By and large, I think Tommi has gotten better at the same movements he was showing the last time around. He still is not tipping with his feet and his wide stance in transition is still causing issues. He has learned to use the energy from the ski to launch him into his next turn, so the push off is less obvious, but the problem is still the same. Because he does not suck up the inside foot and tip it to get it out of the way (which also removes the base of support), one way or another his hips have to move laterally before they can drop in, because they are still being blocked by the inside leg. This slows him down going edge to edge and is the reason why his angles happen late. It looks like he's improved his balance, but his inability to precisely control what happens in the transition still has him on his inside ski occasionally.

My advice would remain the same. Narrow his stance, and focus on flexing and tipping the feet. If you can, slow him down and focus on precision instead of speed. Now that he has figured out how to use the turn forces to move him onto his new edges, he has a very attractive crutch. Until you take it away from him, he will have a tough time learning how to ski with his feet. Once he understands how tipping works, he will be in a much better position to deal with wider-stance transitions when he is racing.

He's great with the big toe edge; now he has to learn how to use the little toe edge. That is what seperates elite skiers from everybody else.
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Re: MA for young Tommi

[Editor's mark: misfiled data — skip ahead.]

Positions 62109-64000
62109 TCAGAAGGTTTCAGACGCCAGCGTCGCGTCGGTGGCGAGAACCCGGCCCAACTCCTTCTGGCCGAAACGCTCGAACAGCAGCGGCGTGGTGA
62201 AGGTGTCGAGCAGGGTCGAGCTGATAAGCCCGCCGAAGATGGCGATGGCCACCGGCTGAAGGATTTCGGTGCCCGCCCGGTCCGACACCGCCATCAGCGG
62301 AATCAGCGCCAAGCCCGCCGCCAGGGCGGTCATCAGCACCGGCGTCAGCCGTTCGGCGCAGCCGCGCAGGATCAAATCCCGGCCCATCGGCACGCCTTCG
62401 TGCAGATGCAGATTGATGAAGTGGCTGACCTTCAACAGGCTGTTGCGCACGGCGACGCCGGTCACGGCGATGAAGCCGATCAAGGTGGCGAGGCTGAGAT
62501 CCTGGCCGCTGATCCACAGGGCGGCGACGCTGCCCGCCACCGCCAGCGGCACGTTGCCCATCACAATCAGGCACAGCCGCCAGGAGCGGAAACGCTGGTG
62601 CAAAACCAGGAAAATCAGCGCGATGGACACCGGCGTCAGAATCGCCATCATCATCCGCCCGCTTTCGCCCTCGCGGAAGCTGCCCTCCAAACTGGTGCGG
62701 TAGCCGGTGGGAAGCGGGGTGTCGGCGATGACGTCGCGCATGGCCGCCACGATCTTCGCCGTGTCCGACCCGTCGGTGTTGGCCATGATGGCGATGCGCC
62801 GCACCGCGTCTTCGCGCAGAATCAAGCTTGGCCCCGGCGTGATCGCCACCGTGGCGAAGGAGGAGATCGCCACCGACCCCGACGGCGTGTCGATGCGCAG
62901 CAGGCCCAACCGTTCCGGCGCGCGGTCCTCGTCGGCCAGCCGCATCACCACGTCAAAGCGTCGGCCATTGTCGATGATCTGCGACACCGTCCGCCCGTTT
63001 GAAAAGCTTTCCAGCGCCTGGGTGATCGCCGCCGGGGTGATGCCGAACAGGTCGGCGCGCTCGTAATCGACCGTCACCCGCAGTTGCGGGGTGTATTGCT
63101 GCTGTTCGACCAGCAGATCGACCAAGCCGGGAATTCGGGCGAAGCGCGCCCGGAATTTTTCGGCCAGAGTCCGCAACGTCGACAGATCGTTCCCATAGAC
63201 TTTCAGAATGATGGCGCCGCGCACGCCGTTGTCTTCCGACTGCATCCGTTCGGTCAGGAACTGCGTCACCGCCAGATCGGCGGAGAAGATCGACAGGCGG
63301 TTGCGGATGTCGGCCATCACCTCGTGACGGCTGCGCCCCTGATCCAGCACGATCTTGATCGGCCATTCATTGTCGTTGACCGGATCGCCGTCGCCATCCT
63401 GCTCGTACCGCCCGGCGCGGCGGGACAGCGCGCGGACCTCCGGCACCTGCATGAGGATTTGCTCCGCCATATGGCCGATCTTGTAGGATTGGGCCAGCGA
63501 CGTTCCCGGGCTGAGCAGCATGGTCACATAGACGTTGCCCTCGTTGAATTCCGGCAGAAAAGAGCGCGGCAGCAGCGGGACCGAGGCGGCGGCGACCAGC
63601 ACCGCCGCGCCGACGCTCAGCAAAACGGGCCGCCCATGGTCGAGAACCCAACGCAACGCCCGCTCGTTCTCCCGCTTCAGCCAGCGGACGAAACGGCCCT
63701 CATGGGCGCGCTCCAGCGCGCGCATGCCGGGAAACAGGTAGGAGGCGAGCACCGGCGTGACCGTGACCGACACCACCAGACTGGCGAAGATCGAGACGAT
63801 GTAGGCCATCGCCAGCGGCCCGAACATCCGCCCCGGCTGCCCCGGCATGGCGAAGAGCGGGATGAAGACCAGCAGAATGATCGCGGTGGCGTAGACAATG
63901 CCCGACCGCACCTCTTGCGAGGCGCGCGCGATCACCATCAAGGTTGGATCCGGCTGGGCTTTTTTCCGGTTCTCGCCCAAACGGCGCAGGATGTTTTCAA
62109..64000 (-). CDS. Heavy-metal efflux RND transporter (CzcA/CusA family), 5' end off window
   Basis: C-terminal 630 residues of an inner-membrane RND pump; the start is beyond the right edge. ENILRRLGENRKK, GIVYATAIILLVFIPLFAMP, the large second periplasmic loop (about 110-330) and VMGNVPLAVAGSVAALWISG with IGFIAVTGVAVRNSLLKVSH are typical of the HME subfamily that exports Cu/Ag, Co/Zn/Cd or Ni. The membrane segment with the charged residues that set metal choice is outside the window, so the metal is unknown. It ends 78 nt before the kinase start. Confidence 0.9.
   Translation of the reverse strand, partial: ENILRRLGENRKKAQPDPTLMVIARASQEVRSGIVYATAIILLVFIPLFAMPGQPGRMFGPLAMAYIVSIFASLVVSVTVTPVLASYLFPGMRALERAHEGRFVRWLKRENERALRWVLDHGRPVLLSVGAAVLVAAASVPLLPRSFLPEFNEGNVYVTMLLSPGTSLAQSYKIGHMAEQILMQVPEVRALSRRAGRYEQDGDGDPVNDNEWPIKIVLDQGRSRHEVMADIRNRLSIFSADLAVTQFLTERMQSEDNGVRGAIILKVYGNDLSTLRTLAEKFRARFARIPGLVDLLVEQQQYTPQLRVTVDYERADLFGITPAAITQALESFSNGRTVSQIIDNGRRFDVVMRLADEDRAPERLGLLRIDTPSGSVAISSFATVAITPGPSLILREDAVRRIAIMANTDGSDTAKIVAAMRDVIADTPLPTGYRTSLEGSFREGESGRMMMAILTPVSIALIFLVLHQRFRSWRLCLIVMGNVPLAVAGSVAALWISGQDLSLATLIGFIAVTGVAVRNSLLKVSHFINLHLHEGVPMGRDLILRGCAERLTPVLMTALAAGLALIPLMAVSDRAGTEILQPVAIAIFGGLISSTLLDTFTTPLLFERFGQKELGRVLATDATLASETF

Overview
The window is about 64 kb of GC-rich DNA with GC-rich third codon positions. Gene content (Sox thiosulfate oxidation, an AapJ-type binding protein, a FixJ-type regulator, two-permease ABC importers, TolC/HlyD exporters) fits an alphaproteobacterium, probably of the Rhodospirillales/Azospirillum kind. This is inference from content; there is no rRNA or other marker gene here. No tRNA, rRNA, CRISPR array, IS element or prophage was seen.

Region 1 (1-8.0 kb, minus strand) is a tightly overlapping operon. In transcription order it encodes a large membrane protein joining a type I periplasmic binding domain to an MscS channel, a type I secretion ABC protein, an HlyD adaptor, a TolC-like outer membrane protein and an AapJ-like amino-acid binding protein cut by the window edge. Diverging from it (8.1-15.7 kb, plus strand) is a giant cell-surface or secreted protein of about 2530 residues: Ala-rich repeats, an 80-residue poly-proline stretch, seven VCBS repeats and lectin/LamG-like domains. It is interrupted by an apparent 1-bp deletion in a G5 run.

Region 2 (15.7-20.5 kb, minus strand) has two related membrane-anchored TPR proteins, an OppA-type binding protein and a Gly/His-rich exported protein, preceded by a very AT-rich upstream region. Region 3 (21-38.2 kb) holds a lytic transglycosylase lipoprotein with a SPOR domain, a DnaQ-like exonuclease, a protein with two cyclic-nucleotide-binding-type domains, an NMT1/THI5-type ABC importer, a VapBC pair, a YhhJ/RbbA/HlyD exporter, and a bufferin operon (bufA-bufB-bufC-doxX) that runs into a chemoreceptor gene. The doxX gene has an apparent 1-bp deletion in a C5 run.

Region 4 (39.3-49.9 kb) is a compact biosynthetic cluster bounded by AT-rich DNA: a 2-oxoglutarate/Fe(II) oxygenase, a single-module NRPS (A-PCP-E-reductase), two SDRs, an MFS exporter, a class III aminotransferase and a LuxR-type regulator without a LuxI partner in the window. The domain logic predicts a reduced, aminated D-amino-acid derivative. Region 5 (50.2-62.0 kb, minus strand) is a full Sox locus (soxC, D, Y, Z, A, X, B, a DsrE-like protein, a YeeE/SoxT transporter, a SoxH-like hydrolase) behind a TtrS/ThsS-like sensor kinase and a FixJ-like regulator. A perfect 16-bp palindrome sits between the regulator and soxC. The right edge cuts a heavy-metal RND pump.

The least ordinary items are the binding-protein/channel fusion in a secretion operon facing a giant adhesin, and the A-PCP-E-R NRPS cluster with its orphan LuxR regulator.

Postby cheesehead » Sat Jan 12, 2013 8:13 pm

Great skiing. Quite a bigger hill this year. He is still not using his hands correctly. Inside hand up (as if supporting a pole) outside hand down (as if boot-touching)
He often has both hands up (the outside hand up ruins his counteracting) or the inside hand down (limiting his tipping)
Great to see him skiing at this level even if he were much older
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Re: MA for young Tommi

Postby cheesehead » Mon Jan 14, 2013 11:12 am

You can see pictures of the correct arm/hand/pole positions on Harald's recent blog posting 1/13/13.

Also in the Performance Free Skiing video where he describes & demonstrates the no-swing pole plant.
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Re: MA for young Tommi

Postby Ancient » Mon Jan 14, 2013 11:54 am

Dear Geoffda and Cheesehead,

thanks for your precious tips, I'll try to understand from Tommi's instructor if he's correcting the same incorrect movements, nevertheless I presume there can be also some differences in the skiing technique he's teaching.
I'll let you know.

Cheers.

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Re: MA for young Tommi

Postby Ancient » Tue Mar 12, 2013 2:30 am

Ancient wrote:Dear Geoffda and Cheesehead,

thanks for your precious tips, I'll try to understand from Tommi's instructor if he's correcting the same incorrect movements, nevertheless I presume there can be also some differences in the skiing technique he's teaching.
I'll let you know.

Cheers.

Ancient


I checked with Tommi's instructor and probably the main difference with PMTS technique is the release and flexing of the stance ski onto the new edges, as far as CA and CB are concerned I don't see big differences.

Here there is a video of Tommi (second skier in the race track) together with his big brother Andre (10 yo) for whom an MA is also appreciated:



Cheers.